The Motivation Breakthrough

By Kathy Kuhl
Review of The Motivation Breakthrough: 6 Secrets to Turning On the Tuned-Out Child by Richard Lavoie

Richard Lavoie is a world-class teacher with a real heart for children and teens. For many years he headed Eagle Hill School, a school for children with learning disabilities, so he knows about discouraged, frustrated students and how to help them. He is well-known for his classic video, How Difficult Can This Be? F.A.T. City. In it, he helps parents and teachers understand what it is like for kids to feel F.A.T.—Frustration, Anger, and Tension—in the classroom or any educational setting.

I’ve wanted to review this book for years. Once I had the privilege of meeting Rick Lavoie when we were both speaking at a conference. (He was the famous one!) He was enthusiastic about my helping parents homeschool children with learning challenges. His book, though written for teachers and for parents of kids in school, contains plenty to help all homeschoolers, whether they have children with learning challenges or not.

Five Myths About Motivation

Chapter One covers five myths about motivation:

  • “Nothing motivates that kid.” Everything we do is motivated. As Lavoie says, if you stop reading his book at page 8, we can’t just say the reader is not motivated. We’d say you feel motivated to stop reading and do something else.
  • “Some days he’s motivated, other days, not. Motivation varies daily.” Performance variation more likely results from the child’s learning style. Parents and teachers need to understand the frustration of a child who is motivated, but still has trouble mastering information and skills. (P. 11)
  • “A reward will motivate.” It may change behavior temporarily. But if I gave you $10 for every blog post you read on my website, that won’t make you keep reading my blog after I stop paying you.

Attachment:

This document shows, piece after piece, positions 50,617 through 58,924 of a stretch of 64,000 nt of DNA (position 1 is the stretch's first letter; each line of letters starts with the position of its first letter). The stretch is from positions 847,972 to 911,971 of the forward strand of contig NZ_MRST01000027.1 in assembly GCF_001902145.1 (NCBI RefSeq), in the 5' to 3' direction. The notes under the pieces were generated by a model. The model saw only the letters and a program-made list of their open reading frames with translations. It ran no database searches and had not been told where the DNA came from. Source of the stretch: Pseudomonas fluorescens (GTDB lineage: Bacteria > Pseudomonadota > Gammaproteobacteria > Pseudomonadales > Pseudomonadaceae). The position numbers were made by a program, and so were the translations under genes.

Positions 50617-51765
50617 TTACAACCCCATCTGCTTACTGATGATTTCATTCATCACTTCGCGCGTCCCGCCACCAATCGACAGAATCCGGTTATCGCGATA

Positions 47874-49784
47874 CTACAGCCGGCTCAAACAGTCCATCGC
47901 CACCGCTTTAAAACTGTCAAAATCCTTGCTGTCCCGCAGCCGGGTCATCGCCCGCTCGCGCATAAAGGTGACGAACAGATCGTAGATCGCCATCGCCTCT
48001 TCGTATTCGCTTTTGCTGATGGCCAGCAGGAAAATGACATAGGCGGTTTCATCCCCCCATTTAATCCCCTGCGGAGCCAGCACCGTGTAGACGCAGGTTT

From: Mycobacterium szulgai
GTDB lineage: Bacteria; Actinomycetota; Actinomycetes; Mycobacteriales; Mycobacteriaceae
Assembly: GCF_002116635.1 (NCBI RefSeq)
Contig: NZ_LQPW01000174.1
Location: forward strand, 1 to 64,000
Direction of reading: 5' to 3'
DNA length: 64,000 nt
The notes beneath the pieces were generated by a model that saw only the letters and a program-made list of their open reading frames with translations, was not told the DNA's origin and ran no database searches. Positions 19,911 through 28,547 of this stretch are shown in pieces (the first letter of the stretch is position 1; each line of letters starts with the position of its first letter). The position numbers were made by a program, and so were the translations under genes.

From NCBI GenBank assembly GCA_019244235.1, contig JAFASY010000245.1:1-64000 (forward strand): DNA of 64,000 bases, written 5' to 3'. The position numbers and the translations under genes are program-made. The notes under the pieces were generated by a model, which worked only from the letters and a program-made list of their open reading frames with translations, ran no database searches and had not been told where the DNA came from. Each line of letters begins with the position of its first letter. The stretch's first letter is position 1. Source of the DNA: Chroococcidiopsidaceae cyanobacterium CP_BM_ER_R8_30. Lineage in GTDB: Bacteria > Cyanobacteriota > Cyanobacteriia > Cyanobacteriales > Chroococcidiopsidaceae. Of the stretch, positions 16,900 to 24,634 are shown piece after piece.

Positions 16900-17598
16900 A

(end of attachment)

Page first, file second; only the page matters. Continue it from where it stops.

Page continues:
• “Competition will motivate.” Competition only motivates people who think they have a chance of winning. Spelling bees don’t motivate poor spellers. Competition against ourselves can motivate. For example, Lavoie points out that every year the Boston Marathon has 20,000 participants, but only two winners. People can be motivated to do their “personal best.”
  • “Punishment is an effective motivator.” Punishment is only effective when it presents an immediate threat. After all, people who want to speed will slow down when they see the police, then speed on. If you use punishment as your primary way to motivate, the child will associate you with punishment. That actually lessens your ability to motivate.

Learned Helplessness, and How to Unlearn It

Some kids have learned to believe that they cannot succeed, Lavoie argues. He calls this learned helplessness. These children blame every failure on themselves and every success on external forces: “I failed because I’m stupid.” “I passed because it was an easy quiz.”

Lavoie gives some initial strategies for overcoming this issue, including:

  • Teach students that their performance will be inconsistent.
  • Make child aware of their automatic negative thoughts.
  • Ask them what they would say if they were falsely accused.
  • Explain that negative thought patterns are like false accusations, and should be treated the same way: refuted with evidence.
  • Discuss the implications of failure, because kids tend to magnify situations unrealistically. (“I failed this quiz. I’m going to fail the test. I’ll never pass fourth grade.”)

The Learning-Teaching Cycle

Lavoie also shares a method for teaching difficult tasks, the learning-teaching cycle:

  • Do the task for him. Explain what you’re doing. After the first few times require him to guide you verbally through the procedure. “What do I do next?”
  • Do it with him. Move from him assisting you, to you assisting him.
  • Watch him do it. This step is important, but often neglected, Lavoie says. Observe the child work. Offer suggestions, praise, and reinforcement.
  • Have him do it. Don’t fall back into old patterns of doing the task for the child. This feeds learned helplessness.